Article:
Being a mother of two children, a nine-year old girl and a three-year old boy, both born in different countries (different continents actually), and under different circumstances, I have been through various experiences of how to inculcate healthy eating habits in children. These habits, if formed in childhood, can lead to healthy eating habits throughout their lives. Here are some of the lessons which I have learnt, not listed in order of priority.
Availability in my opinion means two things. Firstly, food should be made available to a primary school child, and especially to a toddler, before the child feels “very hungry”. If a child feels very hungry, they may reject the food that’s presented to them, and may insist on an unhealthy alternative. For example, they may start screaming ‘Chocolate, chocolate, chocolate!’ This is because their brain needs a quick fix if they start feeling very hungry.
So in my case, instead of waiting for my kids to wake up for me to make breakfast for them, I prepare it before they even wake up and lay it on the table, so that as soon as they come out of their room, they can see it.
Secondly, availability refers to what a child will see when they open their home fridge or kitchen pantry. If they are used to seeing bottles of fizzy drinks, ice cream, chocolate spreads and chocolate biscuits, it’s more likely that they’ll ask for it. Instead, they should see dairy products and veggies in the fridge, eggs and fruit on the kitchen counter, and crackers and no-sugar-added cereals in the pantry. The more they see them, they more they’ll get used to them, and the more ready they’ll be to try them out or get into a habit of experiencing them.
Leading by Example
Me and my husband used to have a lot of fizzy drinks – so my older one also picked up on this habit. When my second one was born, we made a conscious habit of having it only on certain occasions. Similarly, I try to eat all the veg that I buy, as much as myself as I give it to them, thus setting up a good example, and also taking care of my own health along the way.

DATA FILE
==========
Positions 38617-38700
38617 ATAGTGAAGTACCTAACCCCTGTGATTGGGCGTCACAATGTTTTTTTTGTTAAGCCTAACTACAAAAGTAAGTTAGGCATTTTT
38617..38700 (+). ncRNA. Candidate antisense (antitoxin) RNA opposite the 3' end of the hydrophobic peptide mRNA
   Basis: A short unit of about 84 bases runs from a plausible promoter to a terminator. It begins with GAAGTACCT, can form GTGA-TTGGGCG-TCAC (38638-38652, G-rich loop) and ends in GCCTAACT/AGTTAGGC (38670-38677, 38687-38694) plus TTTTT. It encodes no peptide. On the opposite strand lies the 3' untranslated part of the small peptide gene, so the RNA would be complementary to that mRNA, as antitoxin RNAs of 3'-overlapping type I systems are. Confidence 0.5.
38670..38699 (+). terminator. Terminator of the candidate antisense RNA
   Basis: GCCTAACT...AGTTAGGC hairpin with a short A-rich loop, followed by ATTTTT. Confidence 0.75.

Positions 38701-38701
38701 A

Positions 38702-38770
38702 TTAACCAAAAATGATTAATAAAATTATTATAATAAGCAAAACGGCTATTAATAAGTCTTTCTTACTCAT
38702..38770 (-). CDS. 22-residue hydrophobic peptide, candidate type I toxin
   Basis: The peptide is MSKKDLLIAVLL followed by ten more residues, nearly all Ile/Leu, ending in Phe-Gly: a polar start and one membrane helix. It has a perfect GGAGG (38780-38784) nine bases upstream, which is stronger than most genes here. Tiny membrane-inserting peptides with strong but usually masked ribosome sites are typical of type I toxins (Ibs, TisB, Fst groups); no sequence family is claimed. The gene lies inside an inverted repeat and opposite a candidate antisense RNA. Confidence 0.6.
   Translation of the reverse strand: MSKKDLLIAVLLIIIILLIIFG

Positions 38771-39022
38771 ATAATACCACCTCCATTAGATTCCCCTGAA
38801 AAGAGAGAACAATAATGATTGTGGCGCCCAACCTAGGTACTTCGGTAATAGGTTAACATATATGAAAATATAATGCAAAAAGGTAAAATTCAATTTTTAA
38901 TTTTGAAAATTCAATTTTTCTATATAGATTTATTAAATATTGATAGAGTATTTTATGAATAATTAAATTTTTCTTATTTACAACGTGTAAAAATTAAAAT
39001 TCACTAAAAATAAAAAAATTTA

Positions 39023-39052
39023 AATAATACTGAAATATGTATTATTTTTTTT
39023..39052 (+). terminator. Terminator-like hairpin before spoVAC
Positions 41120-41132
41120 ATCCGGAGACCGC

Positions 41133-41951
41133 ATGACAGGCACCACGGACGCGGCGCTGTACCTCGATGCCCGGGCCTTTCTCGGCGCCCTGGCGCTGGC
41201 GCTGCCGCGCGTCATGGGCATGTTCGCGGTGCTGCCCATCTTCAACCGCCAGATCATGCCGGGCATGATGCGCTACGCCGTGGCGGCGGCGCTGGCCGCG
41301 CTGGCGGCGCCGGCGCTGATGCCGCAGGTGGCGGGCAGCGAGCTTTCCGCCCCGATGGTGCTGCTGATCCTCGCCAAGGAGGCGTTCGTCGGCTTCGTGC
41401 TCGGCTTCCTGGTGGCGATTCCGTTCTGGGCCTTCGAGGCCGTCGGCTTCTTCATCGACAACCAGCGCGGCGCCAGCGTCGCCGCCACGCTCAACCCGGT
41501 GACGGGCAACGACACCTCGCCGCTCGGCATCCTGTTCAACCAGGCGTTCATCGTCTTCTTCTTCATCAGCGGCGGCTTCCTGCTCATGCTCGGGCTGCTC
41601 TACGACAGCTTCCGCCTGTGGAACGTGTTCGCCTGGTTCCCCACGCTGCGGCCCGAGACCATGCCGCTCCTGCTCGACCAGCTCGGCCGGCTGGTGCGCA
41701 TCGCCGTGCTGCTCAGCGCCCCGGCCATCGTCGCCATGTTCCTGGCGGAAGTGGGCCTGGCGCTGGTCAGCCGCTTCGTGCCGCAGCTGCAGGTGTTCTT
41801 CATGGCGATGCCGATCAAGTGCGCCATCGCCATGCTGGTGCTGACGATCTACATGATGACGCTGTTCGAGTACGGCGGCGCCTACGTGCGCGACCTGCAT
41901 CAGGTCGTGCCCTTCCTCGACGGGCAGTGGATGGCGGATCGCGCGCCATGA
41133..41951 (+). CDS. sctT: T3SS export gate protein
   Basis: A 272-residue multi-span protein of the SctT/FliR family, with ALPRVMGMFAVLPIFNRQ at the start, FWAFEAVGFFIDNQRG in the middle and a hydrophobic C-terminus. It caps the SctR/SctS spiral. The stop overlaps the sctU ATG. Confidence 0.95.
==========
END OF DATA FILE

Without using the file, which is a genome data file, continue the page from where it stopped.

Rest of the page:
Lunchboxes Are Not Only For School
When my younger one started having solids, I had to go drop my older one at school at his breakfast time. I got into a habit of preparing a lunchbox for him, which he used to munch on while in his stroller as I walked to school. I did the same at school pick-up time, which was his afternoon snack time. I also got into the habit of making a lunchbox for him every time I went out, whether it was to a park, mall or supermarket.
With a lunchbox, you can control what your child eats and keep them busy while you are driving, shopping or talking to another adult (at least for a few minutes, depending on the child’s mood). In addition, with a lunchbox, you can also ensure that your child is having all food groups in their required proportions: carbohydrates (bread based items such as wraps or sandwiches; pastry based items such as spring rolls, dumplings or pies; carb-rich veggies such as potatoes, preferably baked not fried; crackers), protein (chicken or fish in the form of tenders or nuggets, preferably baked not fried; chickpeas or lentils or beans in the form of patties, fritters or dips; nuts), raw or steamed veggies, fruit, dairy (cheese or yoghurt), and treats (biscuits, cookies, chocolates, lollies, candies, toffees and gummies).
But you have to be careful that a child doesn’t get overwhelmed by the variety. I use a lunchbox with three sections, so I put in three groups every day. For example, my two go-to lunchbox meals are: peanut butter (no salt or sugar added) brown bread sandwich, chicken tenders, sliced apples; or, simple wheat crackers, carrot and cucumber sticks, cashews. This technique also helps in following the three day average rule, as discussed below. Of course, some items can’t be put in a lunchbox easily, such as milk or rice.